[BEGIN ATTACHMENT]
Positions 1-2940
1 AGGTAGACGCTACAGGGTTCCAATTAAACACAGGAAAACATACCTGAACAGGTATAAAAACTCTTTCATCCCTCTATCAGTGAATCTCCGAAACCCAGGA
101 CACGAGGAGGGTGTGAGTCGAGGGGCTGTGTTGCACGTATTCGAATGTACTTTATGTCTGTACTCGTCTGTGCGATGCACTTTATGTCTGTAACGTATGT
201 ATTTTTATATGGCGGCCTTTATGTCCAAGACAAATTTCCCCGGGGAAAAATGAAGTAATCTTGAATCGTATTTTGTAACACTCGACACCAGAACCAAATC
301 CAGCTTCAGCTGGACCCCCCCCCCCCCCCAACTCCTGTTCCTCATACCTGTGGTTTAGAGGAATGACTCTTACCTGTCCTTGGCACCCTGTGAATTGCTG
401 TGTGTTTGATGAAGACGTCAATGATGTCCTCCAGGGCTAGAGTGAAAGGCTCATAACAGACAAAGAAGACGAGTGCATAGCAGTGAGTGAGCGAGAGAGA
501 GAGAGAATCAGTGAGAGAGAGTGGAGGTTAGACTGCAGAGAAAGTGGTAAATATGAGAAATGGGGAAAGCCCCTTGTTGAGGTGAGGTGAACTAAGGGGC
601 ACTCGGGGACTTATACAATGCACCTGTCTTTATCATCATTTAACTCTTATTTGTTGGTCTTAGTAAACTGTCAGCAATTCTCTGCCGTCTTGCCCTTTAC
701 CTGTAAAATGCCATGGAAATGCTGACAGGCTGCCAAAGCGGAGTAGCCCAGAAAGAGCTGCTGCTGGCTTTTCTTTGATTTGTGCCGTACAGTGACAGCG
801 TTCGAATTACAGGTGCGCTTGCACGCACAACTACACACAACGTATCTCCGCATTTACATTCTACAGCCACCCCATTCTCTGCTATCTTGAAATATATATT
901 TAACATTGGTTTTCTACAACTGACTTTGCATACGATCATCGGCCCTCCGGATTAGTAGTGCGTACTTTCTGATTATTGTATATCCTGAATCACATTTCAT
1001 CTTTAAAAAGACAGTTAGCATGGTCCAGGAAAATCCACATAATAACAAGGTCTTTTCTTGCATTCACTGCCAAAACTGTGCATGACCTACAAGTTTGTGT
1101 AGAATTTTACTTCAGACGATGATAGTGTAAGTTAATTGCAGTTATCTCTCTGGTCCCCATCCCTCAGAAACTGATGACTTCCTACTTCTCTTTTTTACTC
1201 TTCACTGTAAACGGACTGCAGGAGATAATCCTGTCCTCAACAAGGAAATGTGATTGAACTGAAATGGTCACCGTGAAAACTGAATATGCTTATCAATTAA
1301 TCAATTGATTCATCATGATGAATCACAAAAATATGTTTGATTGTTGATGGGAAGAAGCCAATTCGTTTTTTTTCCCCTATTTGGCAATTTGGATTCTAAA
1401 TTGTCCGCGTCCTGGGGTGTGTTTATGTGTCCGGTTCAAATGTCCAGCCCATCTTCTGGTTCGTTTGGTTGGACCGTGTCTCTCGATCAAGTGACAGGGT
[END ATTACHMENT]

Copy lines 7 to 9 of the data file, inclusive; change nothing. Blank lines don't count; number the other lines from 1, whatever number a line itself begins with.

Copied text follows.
501 GAGAGAATCAGTGAGAGAGAGTGGAGGTTAGACTGCAGAGAAAGTGGTAAATATGAGAAATGGGGAAAGCCCCTTGTTGAGGTGAGGTGAACTAAGGGGC
601 ACTCGGGGACTTATACAATGCACCTGTCTTTATCATCATTTAACTCTTATTTGTTGGTCTTAGTAAACTGTCAGCAATTCTCTGCCGTCTTGCCCTTTAC
701 CTGTAAAATGCCATGGAAATGCTGACAGGCTGCCAAAGCGGAGTAGCCCAGAAAGAGCTGCTGCTGGCTTTTCTTTGATTTGTGCCGTACAGTGACAGCG